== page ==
My second choice is Liam Fox. Fox is also a conservative, but he lacks the support in Parliament to be a legitimate contender. I also place him behind Davis because, from my reading, Fox does not seem to have quite the reputation as a rock-solid conservative that Davis has.

If you must elect a "modernizer", I would prefer David Cameron. Cameron is not as solid as Davis or Fox, but he does have a few things going for him. First, he is only 38, meaning he could bring stability with a long term as party leader. Second, he has charisma, which is exactly what got Blair into office. From my point of view, these factors make him more electable than Ken Clarke. So, if the name of the game is getting into government at any cost, David Cameron is your man.

Which brings me to Ken Clarke. While I must say that I was impressed by Clarke's recent speech to the party's annual conference at Blackpool, in which he did a fine job of outlining the benefits of a conservative free-market economy, I still think that his election as party leader would be a disaster. First off, Ken Clarke is not in line with the party membership on the vast majority of issues. He like the E.U, the membership is slightly Euroskeptic. He wanted to join the Euro, the membership wanted to save the Pound. He is thinks the Iraq conflict is a disaster, his party supports the war. I could go on, but I think I've made my point. Second, Clarke is 65, meaning that he could be in his 70s by the next general election. Thirdly, Clarke has an ego problem. He has been a horrible sport after losing two previous bids for party leadership, refusing to accept a seat in the shadow cabinet under the last three party leaders. Instead, he waits for the men who bested him to resign and then launches yet another leadership campaign telling the party that he could do so much better. The Labor party have a much younger and more effective candidate, Chancellor Gordon Brown, ready to take over from Blair at a moment's notice. And if anyone thinks that and aging, self-centered Ken Clarke is the man to beat him, then they are sorely mistaken.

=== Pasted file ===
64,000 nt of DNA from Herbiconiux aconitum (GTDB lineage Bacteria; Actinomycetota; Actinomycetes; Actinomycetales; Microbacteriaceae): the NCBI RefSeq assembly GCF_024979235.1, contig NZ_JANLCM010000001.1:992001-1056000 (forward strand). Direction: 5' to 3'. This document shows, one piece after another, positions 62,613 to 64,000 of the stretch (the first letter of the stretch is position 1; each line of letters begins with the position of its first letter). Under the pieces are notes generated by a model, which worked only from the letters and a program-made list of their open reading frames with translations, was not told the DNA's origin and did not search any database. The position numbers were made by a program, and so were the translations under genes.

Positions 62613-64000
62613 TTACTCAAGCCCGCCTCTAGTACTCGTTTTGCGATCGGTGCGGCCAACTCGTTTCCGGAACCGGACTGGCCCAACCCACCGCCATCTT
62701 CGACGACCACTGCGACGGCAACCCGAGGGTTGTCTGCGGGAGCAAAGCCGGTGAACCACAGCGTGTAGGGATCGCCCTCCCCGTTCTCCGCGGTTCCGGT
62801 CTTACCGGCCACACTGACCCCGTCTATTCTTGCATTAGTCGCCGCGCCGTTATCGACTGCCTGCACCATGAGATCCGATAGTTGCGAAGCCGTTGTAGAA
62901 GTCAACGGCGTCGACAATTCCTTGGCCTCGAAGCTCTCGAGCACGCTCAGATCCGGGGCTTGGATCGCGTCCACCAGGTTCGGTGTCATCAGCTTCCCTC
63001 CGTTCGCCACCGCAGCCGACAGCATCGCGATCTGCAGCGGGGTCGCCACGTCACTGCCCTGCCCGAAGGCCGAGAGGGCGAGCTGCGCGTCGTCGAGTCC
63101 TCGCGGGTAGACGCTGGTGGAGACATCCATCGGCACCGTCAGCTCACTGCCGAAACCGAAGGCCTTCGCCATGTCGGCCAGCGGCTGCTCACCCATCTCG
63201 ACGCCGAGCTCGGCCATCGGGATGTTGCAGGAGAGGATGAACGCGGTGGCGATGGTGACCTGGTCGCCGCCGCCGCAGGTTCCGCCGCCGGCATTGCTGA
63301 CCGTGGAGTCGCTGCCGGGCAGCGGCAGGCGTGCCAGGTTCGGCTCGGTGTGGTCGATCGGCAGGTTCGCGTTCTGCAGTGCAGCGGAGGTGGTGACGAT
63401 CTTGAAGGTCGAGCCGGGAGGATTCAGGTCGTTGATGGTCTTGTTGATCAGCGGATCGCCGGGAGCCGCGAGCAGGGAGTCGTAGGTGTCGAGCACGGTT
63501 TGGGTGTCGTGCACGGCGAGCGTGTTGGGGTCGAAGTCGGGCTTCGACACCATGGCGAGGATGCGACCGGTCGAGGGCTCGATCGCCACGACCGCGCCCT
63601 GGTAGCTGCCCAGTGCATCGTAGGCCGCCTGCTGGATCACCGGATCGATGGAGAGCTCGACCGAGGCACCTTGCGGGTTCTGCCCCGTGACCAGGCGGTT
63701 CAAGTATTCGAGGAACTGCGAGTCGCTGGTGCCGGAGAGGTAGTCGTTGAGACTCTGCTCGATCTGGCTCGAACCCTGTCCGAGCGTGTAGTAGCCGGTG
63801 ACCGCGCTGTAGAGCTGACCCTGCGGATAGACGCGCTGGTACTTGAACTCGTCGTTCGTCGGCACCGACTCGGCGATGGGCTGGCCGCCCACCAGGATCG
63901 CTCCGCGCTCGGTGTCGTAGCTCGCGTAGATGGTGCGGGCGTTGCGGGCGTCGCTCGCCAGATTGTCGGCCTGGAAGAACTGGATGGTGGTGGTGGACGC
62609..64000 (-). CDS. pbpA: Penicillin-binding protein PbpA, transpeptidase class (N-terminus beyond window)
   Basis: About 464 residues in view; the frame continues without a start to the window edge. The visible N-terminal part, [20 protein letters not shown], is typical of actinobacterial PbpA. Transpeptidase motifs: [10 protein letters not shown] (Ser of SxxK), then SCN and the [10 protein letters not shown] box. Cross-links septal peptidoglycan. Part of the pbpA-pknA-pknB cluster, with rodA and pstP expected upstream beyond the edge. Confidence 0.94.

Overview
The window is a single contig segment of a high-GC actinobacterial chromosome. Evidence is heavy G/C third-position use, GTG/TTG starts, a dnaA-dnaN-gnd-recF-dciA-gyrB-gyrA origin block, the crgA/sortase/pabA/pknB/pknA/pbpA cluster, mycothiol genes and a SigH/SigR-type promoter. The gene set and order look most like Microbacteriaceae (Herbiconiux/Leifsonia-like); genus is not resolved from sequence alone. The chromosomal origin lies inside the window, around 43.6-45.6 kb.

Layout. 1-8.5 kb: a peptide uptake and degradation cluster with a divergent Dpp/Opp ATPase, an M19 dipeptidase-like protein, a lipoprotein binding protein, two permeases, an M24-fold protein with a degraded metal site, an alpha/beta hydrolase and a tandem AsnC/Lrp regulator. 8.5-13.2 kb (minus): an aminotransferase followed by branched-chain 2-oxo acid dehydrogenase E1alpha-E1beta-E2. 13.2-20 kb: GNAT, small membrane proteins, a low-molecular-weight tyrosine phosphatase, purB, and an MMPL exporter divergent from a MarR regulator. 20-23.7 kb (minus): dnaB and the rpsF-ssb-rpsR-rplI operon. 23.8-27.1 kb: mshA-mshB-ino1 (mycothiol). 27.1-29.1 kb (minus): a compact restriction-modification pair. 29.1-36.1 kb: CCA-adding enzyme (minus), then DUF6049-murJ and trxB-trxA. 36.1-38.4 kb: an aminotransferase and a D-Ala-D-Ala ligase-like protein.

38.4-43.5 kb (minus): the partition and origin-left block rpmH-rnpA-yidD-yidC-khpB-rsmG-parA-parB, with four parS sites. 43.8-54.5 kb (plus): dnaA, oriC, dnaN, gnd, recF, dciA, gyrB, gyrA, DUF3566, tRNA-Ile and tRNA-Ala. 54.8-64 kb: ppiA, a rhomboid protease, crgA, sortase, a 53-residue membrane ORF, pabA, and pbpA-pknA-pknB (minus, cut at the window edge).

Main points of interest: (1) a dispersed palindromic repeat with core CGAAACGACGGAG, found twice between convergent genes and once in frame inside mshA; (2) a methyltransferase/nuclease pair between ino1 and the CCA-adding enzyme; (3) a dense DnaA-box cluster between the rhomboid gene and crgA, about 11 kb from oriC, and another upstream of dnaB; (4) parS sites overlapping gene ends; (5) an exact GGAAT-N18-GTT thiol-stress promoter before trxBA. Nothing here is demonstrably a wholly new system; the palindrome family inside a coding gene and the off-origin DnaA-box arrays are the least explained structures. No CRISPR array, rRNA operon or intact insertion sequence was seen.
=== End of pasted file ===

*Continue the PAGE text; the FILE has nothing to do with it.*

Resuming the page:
My prediction: Davis will win the first ballot with nearly all of the right-wing MPs on his side, ousting fellow rightist Liam Fox. Davis will also win the second ballot, leaving Cameron and Clarke to duel for second place. I think that Cameron will edge Clarke by a razor thin margin. In the final duel between Davis and Cameron, party members will remain true to their core values and chose the good conservative over the charismatic centrist. DAVID DAVIS WILL BE THE NEXT LEADER OF THE CONSERVATIVE PARTY.

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At Tue Oct 18, 03:44:00 AM MDT, Blogger Serf said...

Nice to see others agreeing with my view on the candidates.

First choice Davis, and anyone but Clarke.

At Tue Oct 18, 07:37:00 AM MDT, Blogger ElephantMan said...

Let's just hope that your fellow Tories think the same.

At Sat Oct 22, 05:36:00 PM MDT, Blogger Admin said...

The British Conservative party will choose David Cameron because, while he may appear light on policy, he will draw more voters and, importantly for me, proposes a significant change in EU-party affiliation to a more eurosceptic group.